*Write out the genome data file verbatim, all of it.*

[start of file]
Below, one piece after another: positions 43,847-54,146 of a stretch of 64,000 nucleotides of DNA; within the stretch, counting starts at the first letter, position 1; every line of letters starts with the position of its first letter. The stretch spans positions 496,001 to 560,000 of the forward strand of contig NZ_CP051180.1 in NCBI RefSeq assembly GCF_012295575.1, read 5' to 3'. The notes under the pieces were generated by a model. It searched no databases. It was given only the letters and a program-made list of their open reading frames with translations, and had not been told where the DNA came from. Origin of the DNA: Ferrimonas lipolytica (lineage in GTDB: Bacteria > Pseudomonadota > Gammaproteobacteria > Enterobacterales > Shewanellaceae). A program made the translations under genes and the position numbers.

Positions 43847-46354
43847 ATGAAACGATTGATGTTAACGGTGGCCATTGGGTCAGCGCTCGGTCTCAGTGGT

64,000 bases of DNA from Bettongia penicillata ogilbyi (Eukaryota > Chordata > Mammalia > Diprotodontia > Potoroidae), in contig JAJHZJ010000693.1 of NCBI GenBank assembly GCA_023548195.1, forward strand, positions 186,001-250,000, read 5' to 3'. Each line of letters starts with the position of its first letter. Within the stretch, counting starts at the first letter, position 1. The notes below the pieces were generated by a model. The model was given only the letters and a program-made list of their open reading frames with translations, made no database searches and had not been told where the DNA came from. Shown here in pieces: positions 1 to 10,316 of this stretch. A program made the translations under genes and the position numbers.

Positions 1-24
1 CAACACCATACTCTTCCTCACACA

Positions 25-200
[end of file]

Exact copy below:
Below, one piece after another: positions 43,847-54,146 of a stretch of 64,000 nucleotides of DNA; within the stretch, counting starts at the first letter, position 1; every line of letters starts with the position of its first letter. The stretch spans positions 496,001 to 560,000 of the forward strand of contig NZ_CP051180.1 in NCBI RefSeq assembly GCF_012295575.1, read 5' to 3'. The notes under the pieces were generated by a model. It searched no databases. It was given only the letters and a program-made list of their open reading frames with translations, and had not been told where the DNA came from. Origin of the DNA: Ferrimonas lipolytica (lineage in GTDB: Bacteria > Pseudomonadota > Gammaproteobacteria > Enterobacterales > Shewanellaceae). A program made the translations under genes and the position numbers.

Positions 43847-46354
43847 ATGAAACGATTGATGTTAACGGTGGCCATTGGGTCAGCGCTCGGTCTCAGTGGT

64,000 bases of DNA from Bettongia penicillata ogilbyi (Eukaryota > Chordata > Mammalia > Diprotodontia > Potoroidae), in contig JAJHZJ010000693.1 of NCBI GenBank assembly GCA_023548195.1, forward strand, positions 186,001-250,000, read 5' to 3'. Each line of letters starts with the position of its first letter. Within the stretch, counting starts at the first letter, position 1. The notes below the pieces were generated by a model. The model was given only the letters and a program-made list of their open reading frames with translations, made no database searches and had not been told where the DNA came from. Shown here in pieces: positions 1 to 10,316 of this stretch. A program made the translations under genes and the position numbers.

Positions 1-24
1 CAACACCATACTCTTCCTCACACA

Positions 25-200